As a storytelling technique, it's incredibly effective and something I'm trying to learn from. The closer you bring the reader to personal response, the more they react. It's something I intended to do from the very moment you started reading this entry. No doubt, most of you reading saw the opening line and instantly reacted. Those who know me will be asking how or why, those who don’t know me will be wondering who exactly this cruel bastard is and why he has the audacity to put such information in the public domain.
Emotional empathy and response is one of the writer's greatest weapons. Regardless of the medium, whether it be film, book, game, comic book, music, whatever. Appealing to emotion(s) while getting you to ask whos/whats/whys/hows is the draw of any story, across any genre or medium.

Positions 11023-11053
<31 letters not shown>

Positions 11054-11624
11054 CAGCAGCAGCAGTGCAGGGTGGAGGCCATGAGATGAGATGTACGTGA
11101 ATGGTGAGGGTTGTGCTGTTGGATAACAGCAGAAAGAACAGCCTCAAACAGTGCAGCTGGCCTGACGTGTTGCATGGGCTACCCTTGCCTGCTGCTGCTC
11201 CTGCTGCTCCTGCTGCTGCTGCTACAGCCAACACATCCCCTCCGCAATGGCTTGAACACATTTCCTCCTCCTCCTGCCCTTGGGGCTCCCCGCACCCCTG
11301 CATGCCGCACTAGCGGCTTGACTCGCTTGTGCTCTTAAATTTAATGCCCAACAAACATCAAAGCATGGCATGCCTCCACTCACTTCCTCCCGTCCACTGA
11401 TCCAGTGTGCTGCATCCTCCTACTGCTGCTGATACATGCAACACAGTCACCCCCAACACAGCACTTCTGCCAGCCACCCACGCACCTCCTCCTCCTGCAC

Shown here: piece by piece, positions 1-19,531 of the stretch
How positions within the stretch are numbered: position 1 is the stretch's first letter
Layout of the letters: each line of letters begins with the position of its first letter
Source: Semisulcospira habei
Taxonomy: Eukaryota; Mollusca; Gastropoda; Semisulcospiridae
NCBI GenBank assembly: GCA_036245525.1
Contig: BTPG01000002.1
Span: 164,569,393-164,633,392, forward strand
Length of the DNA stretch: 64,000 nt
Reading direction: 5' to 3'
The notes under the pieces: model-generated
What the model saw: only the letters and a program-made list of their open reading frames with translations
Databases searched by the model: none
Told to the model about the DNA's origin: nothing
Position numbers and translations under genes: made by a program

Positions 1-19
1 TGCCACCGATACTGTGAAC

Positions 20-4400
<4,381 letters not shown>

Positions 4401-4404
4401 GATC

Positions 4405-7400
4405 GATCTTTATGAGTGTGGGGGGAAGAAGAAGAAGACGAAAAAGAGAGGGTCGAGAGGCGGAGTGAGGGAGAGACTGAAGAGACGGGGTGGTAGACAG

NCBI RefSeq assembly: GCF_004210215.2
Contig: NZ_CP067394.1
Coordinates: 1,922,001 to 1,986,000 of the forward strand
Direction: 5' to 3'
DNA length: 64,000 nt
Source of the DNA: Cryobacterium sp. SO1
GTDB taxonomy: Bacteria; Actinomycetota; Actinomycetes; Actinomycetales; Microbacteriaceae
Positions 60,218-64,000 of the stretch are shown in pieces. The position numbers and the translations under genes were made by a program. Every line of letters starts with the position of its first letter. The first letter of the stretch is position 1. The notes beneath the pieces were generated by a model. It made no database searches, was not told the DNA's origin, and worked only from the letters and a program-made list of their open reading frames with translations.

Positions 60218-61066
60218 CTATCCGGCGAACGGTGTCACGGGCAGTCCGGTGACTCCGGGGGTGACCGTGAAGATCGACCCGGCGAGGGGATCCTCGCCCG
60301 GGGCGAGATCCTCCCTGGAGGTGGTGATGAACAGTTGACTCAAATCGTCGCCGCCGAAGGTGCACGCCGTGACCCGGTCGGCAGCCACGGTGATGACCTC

If there's any particular movie, book, song, game, comic or whatever that stands out for you, please do post it here and a quick reason why it has that effect on you. It'll be interesting to see the sort of range there is for this sort of thing…
Saturday, November 11, 2006
As previously promised, an example of the numerous issues which occur in writing a typical fight scene. Here's one I wrote about 10 months ago (as usual, copyright 2006 Corey Brotherson):
'Ketch moved almost as a blur, his axe appearing from the darkness of his cloak, blocking Teral's weapon, hooking it and sending the steel spinning away, clanging noisily off a distant rock. Before Teral could react, the full force of Ketch's handle caught him in the mouth, and then his throat, sending the man reeling in a staggered and broken gasp for air.